Celko's cheat sheet -- included by permission of the author.
SELECT I1.store_nbr, COUNT(*) AS nbr_of_flamingoes_sold,
SUM(D1.unit_price * D1.quantity) AS value_of_flamingoes_sold,
FROM Invoices AS I1
InvoiceDetails AS D1
ON invoice_nbr = D1.invoice_nbr
WHERE D1.product_name = 'Pink Flamingo'
GROUP BY I1.store_nbr
HAVING SUM(D1.unit_price * D1.quantity) < = 100.00;
Start in the FROM clause and build a working table from all of the joins, unions, intersections, and whatever other table constructors are there. The table expression> AS <correlation name> option allows you give a name to this working table which you then have to use for the rest of the containing query.
Go to the WHERE clause and remove rows that do not pass criteria; that is, that do not test to TRUE (i.e. reject UNKNOWN and FALSE). The WHERE clause is applied to the working set in the FROM clause.
Go to the optional GROUP BY clause, make groups and reduce each group to a single row, replacing the original working table with the new grouped table. The rows of a grouped table must be group characteristics: (1) a grouping column (2) a statistic about the group (i.e. aggregate functions) (3) a function or (4) an expression made up those three items.
Go to the optional HAVING clause and apply it against the grouped working table; if there was no GROUP BY clause, treat the entire table as one group.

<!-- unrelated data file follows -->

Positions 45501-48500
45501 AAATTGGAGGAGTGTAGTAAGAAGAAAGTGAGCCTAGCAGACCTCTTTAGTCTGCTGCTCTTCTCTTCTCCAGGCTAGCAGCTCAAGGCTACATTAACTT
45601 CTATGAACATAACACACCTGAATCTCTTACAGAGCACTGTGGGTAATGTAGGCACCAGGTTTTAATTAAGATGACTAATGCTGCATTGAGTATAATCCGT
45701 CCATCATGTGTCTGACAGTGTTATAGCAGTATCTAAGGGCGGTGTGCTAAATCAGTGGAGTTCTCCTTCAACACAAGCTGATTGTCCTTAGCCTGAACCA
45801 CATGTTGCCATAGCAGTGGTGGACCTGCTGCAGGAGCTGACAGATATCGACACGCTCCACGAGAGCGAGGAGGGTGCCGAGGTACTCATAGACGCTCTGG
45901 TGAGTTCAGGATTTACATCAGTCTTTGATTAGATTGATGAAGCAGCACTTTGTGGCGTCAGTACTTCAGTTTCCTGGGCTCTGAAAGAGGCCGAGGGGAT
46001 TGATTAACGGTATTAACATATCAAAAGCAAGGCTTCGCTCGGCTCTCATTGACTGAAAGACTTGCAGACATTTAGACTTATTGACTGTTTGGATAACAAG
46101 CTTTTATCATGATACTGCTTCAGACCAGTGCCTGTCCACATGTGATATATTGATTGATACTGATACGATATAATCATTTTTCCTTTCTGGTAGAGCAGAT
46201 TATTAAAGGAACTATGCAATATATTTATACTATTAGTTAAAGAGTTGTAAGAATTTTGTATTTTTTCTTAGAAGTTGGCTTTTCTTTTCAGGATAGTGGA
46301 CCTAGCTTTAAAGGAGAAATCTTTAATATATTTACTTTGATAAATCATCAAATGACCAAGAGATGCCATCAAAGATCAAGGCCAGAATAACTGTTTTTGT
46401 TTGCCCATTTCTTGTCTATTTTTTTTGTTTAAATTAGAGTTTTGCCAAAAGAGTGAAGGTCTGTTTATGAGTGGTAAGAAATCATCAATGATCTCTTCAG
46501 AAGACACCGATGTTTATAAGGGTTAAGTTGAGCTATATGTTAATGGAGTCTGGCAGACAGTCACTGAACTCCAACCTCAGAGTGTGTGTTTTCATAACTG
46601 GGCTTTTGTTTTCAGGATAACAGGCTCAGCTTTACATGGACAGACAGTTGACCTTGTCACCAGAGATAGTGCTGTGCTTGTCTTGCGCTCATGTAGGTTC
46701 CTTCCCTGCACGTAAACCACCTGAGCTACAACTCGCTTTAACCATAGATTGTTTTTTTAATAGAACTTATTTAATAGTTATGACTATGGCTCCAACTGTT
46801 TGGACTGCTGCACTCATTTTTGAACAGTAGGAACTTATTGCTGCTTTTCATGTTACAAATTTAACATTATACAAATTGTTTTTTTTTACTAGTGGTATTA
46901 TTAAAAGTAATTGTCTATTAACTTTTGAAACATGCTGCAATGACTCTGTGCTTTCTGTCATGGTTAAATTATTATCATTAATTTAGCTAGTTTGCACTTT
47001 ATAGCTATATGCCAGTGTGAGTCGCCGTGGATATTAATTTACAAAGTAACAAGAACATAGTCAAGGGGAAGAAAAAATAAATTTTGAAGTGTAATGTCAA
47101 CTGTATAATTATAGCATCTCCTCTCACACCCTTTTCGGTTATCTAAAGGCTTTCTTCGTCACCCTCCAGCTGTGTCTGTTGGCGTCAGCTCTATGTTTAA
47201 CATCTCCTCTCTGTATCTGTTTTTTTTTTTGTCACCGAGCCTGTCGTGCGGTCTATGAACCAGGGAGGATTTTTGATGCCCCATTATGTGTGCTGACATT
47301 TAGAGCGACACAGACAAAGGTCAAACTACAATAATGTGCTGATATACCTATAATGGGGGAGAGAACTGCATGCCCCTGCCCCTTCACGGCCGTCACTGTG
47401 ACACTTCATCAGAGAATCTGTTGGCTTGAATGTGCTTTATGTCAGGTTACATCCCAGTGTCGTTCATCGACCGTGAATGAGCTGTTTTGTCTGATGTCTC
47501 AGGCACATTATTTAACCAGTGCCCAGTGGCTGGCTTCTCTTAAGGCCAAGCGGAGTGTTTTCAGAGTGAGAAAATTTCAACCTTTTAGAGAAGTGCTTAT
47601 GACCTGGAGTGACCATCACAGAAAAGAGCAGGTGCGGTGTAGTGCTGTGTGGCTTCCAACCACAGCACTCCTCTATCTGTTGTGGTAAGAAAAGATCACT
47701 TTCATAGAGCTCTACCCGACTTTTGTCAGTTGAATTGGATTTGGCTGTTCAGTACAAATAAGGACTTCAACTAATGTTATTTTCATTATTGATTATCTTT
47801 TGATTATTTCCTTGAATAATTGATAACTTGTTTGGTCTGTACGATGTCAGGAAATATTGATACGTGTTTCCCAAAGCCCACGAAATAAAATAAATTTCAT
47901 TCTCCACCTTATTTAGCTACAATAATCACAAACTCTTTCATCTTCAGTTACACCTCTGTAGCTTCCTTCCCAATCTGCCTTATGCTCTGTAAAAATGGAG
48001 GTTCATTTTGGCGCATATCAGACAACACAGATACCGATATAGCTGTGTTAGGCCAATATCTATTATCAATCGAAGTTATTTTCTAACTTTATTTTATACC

Go to the SELECT clause and construct the expressions in the list. This means that the scalar subqueries, function calls and expressions in the SELECT are done after all the other clauses are done. The AS operator can also give names to expressions in the SELECT list. These new names come into existence all at once, but after the WHERE clause, GROUP BY clause and HAVING clause has been executed; you cannot use them in the SELECT list or the WHERE clause for that reason.
If there is a SELECT DISTINCT, then redundant duplicate rows are removed. For purposes of defining a duplicate row, NULLs are treated as matching (just like in the GROUP BY).
Nested query expressions follow the usual scoping rules you would expect from a block structured language like C, Pascal, Algol, etc. Namely, the innermost queries can reference columns and tables in the queries in which they are contained.
For further information, please see “SQL FOR SMARTIES” by Joe Celko.